In Part 3 of my story, I shared how I made my already disastrous life even worse by trying my hand at the Music Business and going deeply into debt. I had made a total mess of my financial life for sure, and I didn’t know where to start in my quest to climb out of debt and get my financial house in order. I was working as hard as I could, but needed a systematic plan to address my debts or I knew I would continue living paycheck-to-paycheck. That’s when I hit my local book store and found two books that would change my life: The Total Money Makeover by Dave Ramsey and The Automatic Millionaire, by David Bach.
Even 15 years later, I am still recommending these books and giving them as graduation gifts. Dave Ramsey’s company is based out of Nashville, Tennessee and he has a wildly popular nationally syndicated radio program, The Dave Ramsey Show. I highly recommend that you check it out. In his book, The Total Money Makeover and his educational course, Financial Peace University, Dave teaches the “Seven Baby Steps” to get out of debt and build wealth. The basics of the Plan are as follows:
Step 1: Save $1,000
Step 2: Pay off all of your unsecured consumer debt, attacking each debt in the order of smallest to greatest, thereby creating a “debt snow ball”
Step 3: Build up a 3-6 month emergency fund
Step 4: Invest 15% in retirement accounts (401k, Roth IRA, Traditional IRA)
Step 5: Save for your kid’s college
Step 6: Pay off your home
Step 7: Build wealth and give
Each “baby step” has additional details beyond the scope of this post, but I’ll be discussing them more in the future!
David Bach’s book, The Automatic Millionaire, was equally formative in the early stages of my financial recovery. The book challenges you to conquer many of the same goals as Dave Ramsey’s “baby steps”, but it is the method of budgeting that distinguishes the two books. While Dave Ramsey emphasizes a detailed written budget where “every dollar has a name”, David Bach focuses on “paying yourself first” and skipping the written budget. To implement his plan, David Bach recommends that you set up a series of payroll deductions and automatic drafts from your bank account to fund all of your savings goals. After you have “paid yourself first”, Bach says you can simply spend what’s left. My wife describes David Bach’s plan as “self-inflicted poverty”. In fact, Mrs. BK2FI regularly complains that we aren’t broke … I’ve just made it feel that way because of all of my automatic savings!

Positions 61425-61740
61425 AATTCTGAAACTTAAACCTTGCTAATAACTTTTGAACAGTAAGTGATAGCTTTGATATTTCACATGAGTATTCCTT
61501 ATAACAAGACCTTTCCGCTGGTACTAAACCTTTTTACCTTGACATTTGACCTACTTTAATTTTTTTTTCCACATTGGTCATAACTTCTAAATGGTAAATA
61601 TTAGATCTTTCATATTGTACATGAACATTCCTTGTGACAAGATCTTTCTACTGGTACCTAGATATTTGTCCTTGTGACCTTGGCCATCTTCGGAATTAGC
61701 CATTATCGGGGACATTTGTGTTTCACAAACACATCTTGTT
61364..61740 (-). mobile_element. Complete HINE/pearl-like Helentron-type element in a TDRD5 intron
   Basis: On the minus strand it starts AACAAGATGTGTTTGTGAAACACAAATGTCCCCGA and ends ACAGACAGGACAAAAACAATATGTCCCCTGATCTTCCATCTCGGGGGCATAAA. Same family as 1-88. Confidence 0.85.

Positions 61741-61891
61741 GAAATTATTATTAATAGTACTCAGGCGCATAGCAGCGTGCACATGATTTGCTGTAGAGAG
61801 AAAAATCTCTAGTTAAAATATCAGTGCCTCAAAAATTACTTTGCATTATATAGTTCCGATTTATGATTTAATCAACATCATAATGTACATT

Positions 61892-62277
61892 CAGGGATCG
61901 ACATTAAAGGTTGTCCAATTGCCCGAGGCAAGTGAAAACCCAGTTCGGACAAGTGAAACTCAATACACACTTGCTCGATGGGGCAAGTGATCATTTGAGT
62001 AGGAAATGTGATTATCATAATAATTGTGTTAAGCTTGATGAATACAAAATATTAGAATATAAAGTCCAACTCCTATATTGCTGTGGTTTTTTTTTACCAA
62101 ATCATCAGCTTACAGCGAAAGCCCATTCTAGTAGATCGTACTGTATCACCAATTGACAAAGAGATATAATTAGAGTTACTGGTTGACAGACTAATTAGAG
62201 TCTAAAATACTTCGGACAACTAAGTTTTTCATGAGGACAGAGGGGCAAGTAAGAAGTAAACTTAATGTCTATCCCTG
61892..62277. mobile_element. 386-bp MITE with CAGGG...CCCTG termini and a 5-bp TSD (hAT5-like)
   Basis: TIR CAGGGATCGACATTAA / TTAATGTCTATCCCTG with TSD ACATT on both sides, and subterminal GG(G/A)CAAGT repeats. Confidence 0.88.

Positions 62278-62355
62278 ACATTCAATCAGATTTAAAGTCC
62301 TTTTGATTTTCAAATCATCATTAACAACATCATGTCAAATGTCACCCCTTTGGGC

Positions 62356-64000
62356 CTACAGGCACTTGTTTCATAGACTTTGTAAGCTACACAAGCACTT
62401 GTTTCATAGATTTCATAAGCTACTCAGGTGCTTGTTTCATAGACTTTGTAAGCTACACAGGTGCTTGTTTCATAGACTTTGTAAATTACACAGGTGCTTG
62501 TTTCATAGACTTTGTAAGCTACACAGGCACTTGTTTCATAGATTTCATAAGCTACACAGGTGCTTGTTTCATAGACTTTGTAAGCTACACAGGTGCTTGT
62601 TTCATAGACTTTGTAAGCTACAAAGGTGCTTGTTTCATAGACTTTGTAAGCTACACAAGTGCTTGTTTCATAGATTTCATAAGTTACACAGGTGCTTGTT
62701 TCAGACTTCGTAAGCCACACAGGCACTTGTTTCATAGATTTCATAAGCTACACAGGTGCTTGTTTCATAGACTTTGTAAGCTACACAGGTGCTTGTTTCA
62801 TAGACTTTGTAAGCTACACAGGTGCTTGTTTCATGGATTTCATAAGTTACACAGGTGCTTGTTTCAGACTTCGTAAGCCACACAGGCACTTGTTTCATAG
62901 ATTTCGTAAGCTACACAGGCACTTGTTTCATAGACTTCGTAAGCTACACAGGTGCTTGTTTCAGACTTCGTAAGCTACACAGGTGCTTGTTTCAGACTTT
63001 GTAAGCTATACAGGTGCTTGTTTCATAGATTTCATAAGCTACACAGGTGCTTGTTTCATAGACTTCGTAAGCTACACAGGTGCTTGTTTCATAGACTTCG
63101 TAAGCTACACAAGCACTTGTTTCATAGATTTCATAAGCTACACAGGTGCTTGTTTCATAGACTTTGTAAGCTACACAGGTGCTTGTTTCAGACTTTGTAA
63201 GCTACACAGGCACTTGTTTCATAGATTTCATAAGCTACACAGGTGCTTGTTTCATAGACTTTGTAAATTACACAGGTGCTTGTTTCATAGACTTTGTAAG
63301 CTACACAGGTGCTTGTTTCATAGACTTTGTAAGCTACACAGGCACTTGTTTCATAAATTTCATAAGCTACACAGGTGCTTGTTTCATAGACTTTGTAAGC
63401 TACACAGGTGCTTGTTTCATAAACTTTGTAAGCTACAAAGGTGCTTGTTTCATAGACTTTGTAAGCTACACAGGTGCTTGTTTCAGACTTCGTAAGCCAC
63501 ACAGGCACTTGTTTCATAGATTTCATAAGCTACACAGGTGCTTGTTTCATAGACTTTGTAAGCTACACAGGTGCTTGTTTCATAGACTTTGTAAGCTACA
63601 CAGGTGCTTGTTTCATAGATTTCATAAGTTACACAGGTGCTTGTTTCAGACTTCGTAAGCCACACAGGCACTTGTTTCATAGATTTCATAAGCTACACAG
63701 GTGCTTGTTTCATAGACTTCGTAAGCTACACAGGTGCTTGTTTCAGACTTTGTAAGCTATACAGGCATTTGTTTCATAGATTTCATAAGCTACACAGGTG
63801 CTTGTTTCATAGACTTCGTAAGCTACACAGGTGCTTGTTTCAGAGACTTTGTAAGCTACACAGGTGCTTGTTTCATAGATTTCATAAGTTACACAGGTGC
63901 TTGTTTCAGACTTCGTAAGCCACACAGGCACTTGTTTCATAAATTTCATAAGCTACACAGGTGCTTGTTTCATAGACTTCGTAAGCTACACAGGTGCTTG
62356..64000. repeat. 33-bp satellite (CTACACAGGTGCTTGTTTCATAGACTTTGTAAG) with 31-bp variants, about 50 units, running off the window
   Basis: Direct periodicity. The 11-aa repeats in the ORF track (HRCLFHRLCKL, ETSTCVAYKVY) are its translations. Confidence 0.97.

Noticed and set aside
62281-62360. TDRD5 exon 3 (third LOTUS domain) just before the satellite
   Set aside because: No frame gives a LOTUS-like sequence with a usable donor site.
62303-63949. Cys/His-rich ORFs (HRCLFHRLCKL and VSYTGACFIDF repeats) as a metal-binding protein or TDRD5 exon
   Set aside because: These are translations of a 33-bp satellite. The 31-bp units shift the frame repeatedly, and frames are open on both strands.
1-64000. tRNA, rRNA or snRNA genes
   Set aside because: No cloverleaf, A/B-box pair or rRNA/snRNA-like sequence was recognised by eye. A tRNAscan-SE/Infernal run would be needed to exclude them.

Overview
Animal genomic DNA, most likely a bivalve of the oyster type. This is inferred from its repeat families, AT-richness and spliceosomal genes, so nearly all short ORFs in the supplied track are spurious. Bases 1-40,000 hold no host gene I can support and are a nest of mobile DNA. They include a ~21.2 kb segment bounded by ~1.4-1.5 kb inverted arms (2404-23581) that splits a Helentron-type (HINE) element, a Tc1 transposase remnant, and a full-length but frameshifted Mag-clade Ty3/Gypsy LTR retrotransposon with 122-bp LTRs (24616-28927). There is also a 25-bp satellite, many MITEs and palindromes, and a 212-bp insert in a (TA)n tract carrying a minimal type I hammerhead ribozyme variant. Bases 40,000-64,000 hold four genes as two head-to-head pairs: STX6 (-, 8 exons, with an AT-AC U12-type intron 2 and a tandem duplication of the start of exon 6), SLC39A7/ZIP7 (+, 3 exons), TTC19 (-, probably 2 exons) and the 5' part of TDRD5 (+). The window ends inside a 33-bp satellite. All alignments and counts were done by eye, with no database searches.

After reading these two books in 2002, I was ready to conquer the world, climb out of debt, and make up for all of my financial mistakes. There was only one problem — I ran out of money right when I was eager to get started! But there was hope. I knew that I had my first big Christmas bonus coming in a matter of weeks if I could just bridge the gap. With no available credit and no cash, I approached the turning point of my financial life. I called a really good friend who agreed to meet me in a grocery store parking lot and loan me $100 to make it through to my upcoming bonus. It felt really bad to borrow that money. It’s hard to describe the feeling. It was a mixture of failure, embarrassment, and determination. Sitting in that parking lot on a cold Saturday night, I made a promise to myself that I would never allow myself to be that broke again. And I have kept that promise.
That was my moment of truth. We all have them. I’d love to hear about yours!
In future posts, I’ll share the nuts and bolts of how I combined the “7 Baby Steps” and the “Pay Yourself First” teachings of Dave Ramsey and David Bach to conquer my debt problem…